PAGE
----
Is it a housing boom or bubble?
On the one hand many analysts see great times ahead with double digit capital growth predicted for some of our capital city real estate markets next year.
On the other hand, there are those who are convinced our market is an unmistakable housing bubble and expect an eventual significant drop in house prices which will leave ugly, rich property investors nursing heavy losses.
So are we in a housing boom or is there a bubble?
The bottom line is we are not in a “bubble”, but home prices lifting from their trough in the middle of last year.
What’s happening to dwelling prices?
The latest house price results from RPData – for the year to October – suggest a rather tame residential market in response to favourable influences such as low interest rates, an undersupply of new housing starts, strong population growth and rising consumer confidence.
As you can see the Sydney market is booming, but if you look back over the past decade Sydney home prices have barely grown in line with inflation, having risen only 2.5% per annum.
What’s happened since the market bottomed last year?
In general, home prices dropped in 2011, bottomed in mid 2012 and then started retracing as investors and home buyers embraced attractive market and economic conditions.
However, if you look at recent growth periods following previous market lows, specifically at the beginning of 2001, 2007 and 2009 you can see from the next RPData graph that the rise in values this time round (over the last 17 months) is significantly more modest when compared with the previous three growth cycles.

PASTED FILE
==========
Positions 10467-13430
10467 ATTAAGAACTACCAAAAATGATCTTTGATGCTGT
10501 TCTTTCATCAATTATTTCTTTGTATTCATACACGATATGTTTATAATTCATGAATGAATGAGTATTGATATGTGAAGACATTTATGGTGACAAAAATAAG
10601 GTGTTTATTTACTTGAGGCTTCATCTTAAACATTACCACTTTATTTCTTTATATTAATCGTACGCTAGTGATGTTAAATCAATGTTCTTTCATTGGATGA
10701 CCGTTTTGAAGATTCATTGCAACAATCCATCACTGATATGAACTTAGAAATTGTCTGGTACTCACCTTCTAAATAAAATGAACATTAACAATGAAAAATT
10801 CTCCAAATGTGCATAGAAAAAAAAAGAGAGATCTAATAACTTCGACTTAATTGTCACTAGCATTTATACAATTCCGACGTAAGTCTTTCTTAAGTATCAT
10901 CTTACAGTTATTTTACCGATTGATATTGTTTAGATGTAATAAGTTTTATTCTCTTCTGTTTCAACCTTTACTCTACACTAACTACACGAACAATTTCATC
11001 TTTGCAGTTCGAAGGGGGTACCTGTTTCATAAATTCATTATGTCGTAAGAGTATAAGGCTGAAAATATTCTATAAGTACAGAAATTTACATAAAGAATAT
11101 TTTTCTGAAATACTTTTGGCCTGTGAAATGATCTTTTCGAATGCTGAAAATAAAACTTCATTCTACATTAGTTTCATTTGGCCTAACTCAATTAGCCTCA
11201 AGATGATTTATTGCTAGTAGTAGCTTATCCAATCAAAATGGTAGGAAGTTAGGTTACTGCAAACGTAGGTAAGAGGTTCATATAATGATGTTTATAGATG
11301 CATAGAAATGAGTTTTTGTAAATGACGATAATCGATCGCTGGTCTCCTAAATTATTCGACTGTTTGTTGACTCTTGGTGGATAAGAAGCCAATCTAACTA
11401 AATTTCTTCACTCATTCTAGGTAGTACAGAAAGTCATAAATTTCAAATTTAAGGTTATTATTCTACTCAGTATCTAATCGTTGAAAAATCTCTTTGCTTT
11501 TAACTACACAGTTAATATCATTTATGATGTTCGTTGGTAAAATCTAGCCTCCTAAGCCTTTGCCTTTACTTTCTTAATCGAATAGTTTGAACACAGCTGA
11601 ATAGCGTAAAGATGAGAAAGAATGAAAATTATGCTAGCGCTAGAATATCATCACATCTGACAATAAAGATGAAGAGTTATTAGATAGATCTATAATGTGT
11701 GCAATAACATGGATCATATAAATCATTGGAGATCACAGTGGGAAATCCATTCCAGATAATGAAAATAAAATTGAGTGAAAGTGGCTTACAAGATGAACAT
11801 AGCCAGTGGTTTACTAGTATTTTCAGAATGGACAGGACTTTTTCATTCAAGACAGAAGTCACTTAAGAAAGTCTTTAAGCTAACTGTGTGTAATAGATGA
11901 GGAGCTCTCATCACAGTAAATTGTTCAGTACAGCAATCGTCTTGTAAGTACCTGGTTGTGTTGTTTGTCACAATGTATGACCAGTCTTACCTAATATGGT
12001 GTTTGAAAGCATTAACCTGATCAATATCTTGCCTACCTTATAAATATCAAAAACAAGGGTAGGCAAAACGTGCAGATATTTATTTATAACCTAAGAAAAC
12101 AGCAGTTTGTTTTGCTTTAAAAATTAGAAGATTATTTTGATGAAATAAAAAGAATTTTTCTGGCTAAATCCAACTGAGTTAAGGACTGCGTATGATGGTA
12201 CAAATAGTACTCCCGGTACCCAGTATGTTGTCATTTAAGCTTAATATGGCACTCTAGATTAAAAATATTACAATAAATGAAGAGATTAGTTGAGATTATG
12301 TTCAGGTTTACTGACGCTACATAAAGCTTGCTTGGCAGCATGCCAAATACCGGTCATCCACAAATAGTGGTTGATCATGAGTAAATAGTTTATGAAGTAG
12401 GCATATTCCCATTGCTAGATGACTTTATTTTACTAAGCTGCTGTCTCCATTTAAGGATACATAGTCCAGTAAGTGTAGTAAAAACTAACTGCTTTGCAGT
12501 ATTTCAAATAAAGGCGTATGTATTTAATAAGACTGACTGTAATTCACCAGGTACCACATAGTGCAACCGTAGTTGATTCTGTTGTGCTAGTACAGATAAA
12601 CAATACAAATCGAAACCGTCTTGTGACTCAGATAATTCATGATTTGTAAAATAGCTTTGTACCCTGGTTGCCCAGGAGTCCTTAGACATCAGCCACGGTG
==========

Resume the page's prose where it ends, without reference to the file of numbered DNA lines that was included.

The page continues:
What we are experiencing is the normal machinations of the property cycle.
What happens is that property values rise then they slump for a while, then they retrace and finally go into the next expansionary phase as you can see in the following graph from Dr Andrew Wilson of Australian Property Monitors.
Current price growth around the 6% per annum mark is in line with the long-run average. While dwelling prices are up by around 9% from the mid 2012 trough, they are only around 1% above the previous (late 2010) peak.
And these gains are concentrated in Sydney (where real prices have changed little since 2004) and Perth (where population growth is strong). Price growth in other capitals and regional areas are more restrained.
But aren’t houses in Australia already too expensive?
Yes, they are expensive by world standards, but this is a reflection of the fact that most of our population is concentrated in a few coastal capital cities. We also have high quality, large housing stock generally on big blocks of land.
Plus the poor state of public transport in our big cities only increases the premium on properties located close to the CBD.